Ancient Egypt, Greece and Rome 1
| width="634" height="45" | The History of Fashion and Dress Free Online Class for Self Directed Study authored by, Tara Maginnis, Ph.D.
Roman dress at first glance appears to be identical to Greek dress in it's draperies and design. Closer inspection, however, reveals many important changes. First, the basic garments are sewn, not pinned, and close on both sides. Second, elaborate fabric decoration nearly disappears, and bold patterns on garments are nonexistent. Sandals, boots and shoes are common, virtually all men wear them, and many women. Jewelry becomes so simple in design and execution it looks crude, even without the comparison of the fine Greek work standing in contrast to it.
[[history_racinet/new/rac031|]] Roman jewelry from Albert Racinet's Le Costume Historique 1878
Contrary to the views engendered by sensational fiction such as Bulwer Lytton's "Last Days of Pompeii" or the wondrous silliness of "Gladiator Movies", Romans were, by and large, the kind of practical, upright, uptight folks who believed in civil service, interstate highways, and customs duties. Their clothing included the Tunica (which is, as you have already guessed, a simple t-tunic), the Stola (the female version of the same thing), the Toga (a extra long half-circle wool mantle worn by male citizens) and the Palla, a large, long (8 yard) drape or scarf worn by women outdoors.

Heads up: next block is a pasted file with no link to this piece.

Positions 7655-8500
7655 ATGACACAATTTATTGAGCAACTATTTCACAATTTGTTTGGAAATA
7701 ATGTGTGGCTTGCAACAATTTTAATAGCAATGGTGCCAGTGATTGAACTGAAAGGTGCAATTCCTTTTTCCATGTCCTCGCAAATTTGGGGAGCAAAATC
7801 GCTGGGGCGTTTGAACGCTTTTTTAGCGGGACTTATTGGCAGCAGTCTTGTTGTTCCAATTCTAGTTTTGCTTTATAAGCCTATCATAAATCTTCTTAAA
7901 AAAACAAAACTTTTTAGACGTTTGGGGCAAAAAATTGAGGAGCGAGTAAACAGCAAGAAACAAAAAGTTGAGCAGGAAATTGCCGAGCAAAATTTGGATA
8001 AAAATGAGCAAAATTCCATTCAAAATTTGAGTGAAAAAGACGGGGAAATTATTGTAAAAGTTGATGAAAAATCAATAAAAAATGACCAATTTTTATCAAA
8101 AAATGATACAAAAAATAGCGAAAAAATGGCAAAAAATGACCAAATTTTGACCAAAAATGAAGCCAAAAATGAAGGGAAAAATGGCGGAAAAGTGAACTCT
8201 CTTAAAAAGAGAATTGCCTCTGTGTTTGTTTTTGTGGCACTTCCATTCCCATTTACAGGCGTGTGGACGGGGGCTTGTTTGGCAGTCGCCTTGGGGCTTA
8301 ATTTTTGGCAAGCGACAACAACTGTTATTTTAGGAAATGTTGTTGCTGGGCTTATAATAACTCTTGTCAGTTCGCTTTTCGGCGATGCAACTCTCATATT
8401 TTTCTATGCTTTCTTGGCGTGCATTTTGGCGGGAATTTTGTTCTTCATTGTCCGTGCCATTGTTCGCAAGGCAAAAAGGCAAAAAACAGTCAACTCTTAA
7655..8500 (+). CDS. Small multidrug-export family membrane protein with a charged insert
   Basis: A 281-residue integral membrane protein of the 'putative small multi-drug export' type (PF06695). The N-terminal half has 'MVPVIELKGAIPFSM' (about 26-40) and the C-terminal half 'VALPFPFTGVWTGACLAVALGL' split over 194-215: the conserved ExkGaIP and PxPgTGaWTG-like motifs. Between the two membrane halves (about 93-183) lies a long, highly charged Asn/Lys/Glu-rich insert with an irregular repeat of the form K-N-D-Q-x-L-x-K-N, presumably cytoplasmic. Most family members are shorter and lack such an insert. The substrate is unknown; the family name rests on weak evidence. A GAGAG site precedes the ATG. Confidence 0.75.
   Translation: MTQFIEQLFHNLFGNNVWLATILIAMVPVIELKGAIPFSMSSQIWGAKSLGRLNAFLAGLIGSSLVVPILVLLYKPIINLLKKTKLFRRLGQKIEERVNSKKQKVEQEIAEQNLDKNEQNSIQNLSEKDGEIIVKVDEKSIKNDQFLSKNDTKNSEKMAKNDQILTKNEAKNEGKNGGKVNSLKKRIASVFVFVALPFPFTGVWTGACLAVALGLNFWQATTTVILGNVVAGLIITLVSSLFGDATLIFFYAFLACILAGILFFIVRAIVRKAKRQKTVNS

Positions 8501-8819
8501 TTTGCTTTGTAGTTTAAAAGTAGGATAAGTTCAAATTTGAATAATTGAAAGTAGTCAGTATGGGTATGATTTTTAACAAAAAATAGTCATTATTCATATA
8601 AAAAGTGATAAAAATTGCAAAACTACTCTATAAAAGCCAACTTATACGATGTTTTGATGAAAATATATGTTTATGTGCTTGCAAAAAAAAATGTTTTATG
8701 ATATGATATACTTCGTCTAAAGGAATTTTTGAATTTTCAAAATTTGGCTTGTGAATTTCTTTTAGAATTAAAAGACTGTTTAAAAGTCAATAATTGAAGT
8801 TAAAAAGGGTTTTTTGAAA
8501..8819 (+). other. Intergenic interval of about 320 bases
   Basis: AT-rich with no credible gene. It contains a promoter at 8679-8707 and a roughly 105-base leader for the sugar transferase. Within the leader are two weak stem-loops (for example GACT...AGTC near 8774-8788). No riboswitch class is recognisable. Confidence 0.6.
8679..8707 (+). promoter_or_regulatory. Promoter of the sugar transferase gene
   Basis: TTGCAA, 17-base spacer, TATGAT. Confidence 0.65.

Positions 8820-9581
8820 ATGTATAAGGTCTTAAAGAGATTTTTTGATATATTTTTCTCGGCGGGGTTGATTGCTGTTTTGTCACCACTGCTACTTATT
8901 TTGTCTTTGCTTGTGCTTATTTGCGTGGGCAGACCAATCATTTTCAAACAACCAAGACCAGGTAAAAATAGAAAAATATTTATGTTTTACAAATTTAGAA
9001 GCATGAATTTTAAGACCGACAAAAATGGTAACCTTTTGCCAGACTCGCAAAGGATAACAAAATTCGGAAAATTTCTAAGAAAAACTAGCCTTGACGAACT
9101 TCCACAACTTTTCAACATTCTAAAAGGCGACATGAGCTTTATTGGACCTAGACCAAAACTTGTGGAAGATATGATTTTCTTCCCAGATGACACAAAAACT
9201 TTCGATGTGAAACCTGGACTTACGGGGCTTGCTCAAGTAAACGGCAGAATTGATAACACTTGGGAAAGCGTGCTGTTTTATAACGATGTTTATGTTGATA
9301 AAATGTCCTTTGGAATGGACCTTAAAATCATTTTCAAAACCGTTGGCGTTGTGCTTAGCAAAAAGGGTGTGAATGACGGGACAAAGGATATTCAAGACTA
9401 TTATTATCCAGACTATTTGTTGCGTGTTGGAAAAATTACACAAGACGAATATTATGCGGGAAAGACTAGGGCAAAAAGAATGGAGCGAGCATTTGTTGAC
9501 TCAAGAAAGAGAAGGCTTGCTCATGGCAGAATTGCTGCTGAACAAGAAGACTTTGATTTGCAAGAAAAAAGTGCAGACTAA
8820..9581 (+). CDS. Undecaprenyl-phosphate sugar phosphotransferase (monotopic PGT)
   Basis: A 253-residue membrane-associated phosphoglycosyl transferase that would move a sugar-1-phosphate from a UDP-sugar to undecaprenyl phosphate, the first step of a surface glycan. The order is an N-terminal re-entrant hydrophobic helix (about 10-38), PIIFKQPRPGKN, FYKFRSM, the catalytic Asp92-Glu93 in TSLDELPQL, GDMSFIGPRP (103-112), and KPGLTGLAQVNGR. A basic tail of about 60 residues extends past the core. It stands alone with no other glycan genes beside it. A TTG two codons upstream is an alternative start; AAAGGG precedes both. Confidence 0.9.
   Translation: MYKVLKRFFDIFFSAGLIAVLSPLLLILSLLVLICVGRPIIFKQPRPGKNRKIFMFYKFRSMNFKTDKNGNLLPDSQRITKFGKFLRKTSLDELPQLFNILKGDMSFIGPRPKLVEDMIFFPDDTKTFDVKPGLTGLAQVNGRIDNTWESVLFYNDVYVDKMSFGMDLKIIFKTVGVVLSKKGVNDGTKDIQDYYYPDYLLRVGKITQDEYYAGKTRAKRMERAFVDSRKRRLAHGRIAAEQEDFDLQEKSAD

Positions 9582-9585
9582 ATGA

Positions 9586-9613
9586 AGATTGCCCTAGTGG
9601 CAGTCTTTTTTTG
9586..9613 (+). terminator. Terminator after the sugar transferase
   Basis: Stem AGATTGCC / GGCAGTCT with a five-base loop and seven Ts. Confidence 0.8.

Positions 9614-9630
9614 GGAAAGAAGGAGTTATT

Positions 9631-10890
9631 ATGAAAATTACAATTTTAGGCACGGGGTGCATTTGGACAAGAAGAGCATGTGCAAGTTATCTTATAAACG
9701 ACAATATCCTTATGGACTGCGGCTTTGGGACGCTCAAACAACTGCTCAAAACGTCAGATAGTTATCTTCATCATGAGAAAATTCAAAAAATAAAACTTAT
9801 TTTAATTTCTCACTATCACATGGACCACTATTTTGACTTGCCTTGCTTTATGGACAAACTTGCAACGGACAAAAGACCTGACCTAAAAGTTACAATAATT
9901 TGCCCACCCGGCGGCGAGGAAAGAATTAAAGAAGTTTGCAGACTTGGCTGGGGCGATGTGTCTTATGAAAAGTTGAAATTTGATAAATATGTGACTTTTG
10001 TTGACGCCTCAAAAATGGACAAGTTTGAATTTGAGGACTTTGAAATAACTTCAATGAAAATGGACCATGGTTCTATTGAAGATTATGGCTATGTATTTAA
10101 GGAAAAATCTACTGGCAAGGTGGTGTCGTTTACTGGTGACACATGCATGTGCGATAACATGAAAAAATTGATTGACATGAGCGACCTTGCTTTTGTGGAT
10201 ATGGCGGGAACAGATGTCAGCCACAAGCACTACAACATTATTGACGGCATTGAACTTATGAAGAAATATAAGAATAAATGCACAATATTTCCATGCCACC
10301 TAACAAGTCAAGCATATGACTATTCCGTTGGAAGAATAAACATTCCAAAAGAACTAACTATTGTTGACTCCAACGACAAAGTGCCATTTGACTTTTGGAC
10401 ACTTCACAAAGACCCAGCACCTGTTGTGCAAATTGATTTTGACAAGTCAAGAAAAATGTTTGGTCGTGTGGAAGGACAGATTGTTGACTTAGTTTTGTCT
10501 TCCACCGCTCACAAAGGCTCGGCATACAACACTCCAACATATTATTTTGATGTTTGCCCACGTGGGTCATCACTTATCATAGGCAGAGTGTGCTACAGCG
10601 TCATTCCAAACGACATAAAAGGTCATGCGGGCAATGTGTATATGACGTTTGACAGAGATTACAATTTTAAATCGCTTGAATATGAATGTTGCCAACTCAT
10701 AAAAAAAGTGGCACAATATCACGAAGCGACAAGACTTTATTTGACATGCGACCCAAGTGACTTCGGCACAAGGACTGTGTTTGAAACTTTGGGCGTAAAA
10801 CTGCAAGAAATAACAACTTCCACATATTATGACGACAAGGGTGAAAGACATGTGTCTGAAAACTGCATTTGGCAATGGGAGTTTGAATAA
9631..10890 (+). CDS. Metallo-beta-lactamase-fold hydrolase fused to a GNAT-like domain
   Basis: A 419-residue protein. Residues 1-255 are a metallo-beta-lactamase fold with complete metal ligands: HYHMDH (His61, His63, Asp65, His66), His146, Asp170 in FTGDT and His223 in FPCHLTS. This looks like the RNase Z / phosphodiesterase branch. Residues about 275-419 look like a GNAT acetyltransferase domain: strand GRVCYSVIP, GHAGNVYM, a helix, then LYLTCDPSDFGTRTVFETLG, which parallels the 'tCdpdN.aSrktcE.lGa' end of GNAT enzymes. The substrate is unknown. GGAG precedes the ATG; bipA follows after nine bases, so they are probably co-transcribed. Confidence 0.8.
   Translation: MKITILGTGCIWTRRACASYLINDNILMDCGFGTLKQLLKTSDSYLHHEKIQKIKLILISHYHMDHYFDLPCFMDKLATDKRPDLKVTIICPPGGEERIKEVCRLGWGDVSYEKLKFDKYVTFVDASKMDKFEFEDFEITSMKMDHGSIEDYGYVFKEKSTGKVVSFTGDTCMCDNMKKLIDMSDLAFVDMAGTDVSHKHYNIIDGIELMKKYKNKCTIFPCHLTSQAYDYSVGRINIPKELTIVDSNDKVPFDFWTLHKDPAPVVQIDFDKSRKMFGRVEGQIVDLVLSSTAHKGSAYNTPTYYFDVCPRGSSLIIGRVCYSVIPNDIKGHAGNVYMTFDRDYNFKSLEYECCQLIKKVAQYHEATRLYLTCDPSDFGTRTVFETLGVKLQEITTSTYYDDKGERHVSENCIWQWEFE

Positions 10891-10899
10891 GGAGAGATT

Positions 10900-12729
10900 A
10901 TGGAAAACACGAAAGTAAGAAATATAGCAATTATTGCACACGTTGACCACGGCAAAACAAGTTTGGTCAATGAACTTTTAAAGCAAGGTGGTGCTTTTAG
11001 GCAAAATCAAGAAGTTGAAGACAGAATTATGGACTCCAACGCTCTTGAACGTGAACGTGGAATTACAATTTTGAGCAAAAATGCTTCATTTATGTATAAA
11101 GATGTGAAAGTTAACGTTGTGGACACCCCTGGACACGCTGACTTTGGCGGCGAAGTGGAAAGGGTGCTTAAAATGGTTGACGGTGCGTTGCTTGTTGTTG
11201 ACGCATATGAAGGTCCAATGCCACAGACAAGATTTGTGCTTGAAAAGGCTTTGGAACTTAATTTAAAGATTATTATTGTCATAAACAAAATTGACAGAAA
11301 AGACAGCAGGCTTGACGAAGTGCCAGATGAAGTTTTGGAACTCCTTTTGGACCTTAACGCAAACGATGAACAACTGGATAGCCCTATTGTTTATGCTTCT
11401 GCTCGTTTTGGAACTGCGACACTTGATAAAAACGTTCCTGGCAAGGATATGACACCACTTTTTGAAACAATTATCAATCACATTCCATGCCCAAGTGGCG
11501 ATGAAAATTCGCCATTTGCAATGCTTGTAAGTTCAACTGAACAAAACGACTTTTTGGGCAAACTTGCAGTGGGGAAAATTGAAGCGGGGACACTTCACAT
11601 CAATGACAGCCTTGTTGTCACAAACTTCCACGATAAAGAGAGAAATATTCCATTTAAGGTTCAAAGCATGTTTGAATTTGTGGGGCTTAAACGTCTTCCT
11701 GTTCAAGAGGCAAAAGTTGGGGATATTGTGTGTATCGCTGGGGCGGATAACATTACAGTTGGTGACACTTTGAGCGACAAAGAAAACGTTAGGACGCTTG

[[history_greece/heuzey/124|]] A Roman Toga from Leon Heuzy's Draping Classical Costumes (Scan by C.L.M.)
Sartorial decadence, such as it was, centered around women's hairstyles which changed fashion regularly and were often elaborately silly.
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Go on to Step 2 (Assignments) | width="34%" bgcolor="#CCCCFF" valign="top" | [[history_roman/1882ancientrome|]] Assorted Ancient Roman costumes from Kretchmer (Donated scan)
[[history_racinet/new/roman40|]] Roman costumes from Albert Racinet's Le Costume Historique 1878
[[history_racinet/new/roman41|]] Roman Women's Hairstyles from Albert Racinet's Le Costume Historique 1878 Clothes and Crafts in Roman Times (Clothes and Crafts in History)
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